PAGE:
Category Archives: Indo-Pacific Rugby Championship

May the Fourth Be With You

Last Friday, May 4th, 2018, an ambitious and bold move by Andrew “Twiggy” Forrest to breath life back into the Western Force rugby union side that was last year unceremoniously axed from Super Rugby. Amongst the fireworks, skydivers and an aboriginal performance, Nib Stadium, packed with 19,466 diehard locals, once again witnessed high-quality provincial rugby in Perth. The largest crowd in Australia for provincial rugby for quite some time witnessed Western Force 2.0 defeat a fast-paced Fiji Warriors outfit 24-14 in the first of seven “exhibition” matches in the genesis of World Series Rugby. Just like the Star Wars prequels, re-envigorating rugby union in this country is something the Force may be with you. Rugby Australia and World Rugby have initially given Forrest the green light with his vision and will be waiting with baited breath to see if this venture can bring life back to a code losing relevance in the plethora of winter sports in this country biting off ever bigger chunks of the finite pie of attracting an ever decerning public.

First try in World series Rugby
Marcel Brache scores for the Western Force during the opening match of World Series Rugby against Fiji Warriors at Perth’s nib Stadium. Picture: AAP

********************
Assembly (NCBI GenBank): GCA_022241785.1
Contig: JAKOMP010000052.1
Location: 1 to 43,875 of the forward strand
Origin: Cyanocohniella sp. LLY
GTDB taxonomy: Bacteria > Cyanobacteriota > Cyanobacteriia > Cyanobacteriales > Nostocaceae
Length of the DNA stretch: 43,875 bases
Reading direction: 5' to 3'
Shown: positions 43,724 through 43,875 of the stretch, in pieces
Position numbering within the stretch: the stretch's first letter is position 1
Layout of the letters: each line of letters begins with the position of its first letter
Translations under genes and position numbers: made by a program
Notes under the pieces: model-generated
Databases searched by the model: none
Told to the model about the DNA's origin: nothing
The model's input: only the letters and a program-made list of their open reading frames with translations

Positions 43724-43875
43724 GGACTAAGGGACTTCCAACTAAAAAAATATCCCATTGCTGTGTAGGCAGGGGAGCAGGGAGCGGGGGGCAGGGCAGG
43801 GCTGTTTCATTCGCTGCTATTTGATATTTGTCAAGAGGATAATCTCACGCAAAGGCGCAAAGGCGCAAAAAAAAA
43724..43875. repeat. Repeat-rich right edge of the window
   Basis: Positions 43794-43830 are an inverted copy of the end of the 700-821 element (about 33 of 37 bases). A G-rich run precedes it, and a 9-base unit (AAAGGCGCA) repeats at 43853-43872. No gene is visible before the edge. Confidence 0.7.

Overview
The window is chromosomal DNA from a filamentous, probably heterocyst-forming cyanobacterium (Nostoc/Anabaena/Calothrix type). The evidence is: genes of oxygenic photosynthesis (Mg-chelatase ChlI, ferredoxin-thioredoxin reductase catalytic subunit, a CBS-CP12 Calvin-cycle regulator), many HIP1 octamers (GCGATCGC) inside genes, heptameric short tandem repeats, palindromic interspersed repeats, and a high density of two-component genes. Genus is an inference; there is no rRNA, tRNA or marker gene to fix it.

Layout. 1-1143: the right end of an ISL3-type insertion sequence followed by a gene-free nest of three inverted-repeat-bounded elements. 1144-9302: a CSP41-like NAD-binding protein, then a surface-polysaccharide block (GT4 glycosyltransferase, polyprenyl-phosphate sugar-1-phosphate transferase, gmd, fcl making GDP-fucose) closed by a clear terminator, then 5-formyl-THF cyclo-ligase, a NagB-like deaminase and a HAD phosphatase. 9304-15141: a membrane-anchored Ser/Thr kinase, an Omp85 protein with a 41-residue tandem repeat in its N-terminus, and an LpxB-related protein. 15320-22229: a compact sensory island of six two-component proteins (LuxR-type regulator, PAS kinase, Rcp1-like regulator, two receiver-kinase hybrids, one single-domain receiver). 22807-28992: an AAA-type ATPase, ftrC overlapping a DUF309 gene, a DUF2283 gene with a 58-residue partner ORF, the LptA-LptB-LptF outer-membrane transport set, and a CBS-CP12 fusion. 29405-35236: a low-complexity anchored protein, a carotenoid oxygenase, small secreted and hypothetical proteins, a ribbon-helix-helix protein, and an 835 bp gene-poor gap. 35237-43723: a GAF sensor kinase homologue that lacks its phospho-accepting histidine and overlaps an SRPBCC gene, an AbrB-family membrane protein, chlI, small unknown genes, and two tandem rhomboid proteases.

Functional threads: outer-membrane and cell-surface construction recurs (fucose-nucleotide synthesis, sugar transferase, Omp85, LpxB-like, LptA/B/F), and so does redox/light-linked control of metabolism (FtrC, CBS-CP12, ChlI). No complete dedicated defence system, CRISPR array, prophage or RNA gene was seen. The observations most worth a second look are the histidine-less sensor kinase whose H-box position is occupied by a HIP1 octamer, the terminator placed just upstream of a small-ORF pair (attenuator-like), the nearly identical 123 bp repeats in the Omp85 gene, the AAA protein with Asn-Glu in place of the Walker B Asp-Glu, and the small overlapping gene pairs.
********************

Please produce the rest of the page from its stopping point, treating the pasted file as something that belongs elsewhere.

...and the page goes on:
The fact that Twiggy Forrest’s name was plastered all over the event with constant references to him over the stadium’s public address system certainly did not warrant a torrent of social media protests after the event. If it was not for Forrest, top class provincial rugby would be anathema to the Western Australia public and the aspirations for young rugby players of a pathway to the Wallabies, in the West, would be cut off. That the Australian Rugby Union (ARU) under CEO Gary Flowers had the foresight to award the fourth Super Rugby franchise to Perth ahead of Melbourne in 2004 was visionary for building the game there. They cited “people power” as the deciding factor and that grew to the ‘Sea of Blue’ eclipsing the fan base of the other Australian Super Rugby franchises.

Bankwest-backs-the-Force
Twiggy Forrest with Bankwest Managing Director Rowan Munchenberg and Captain Ian Prior. Photo courtesy of Western Force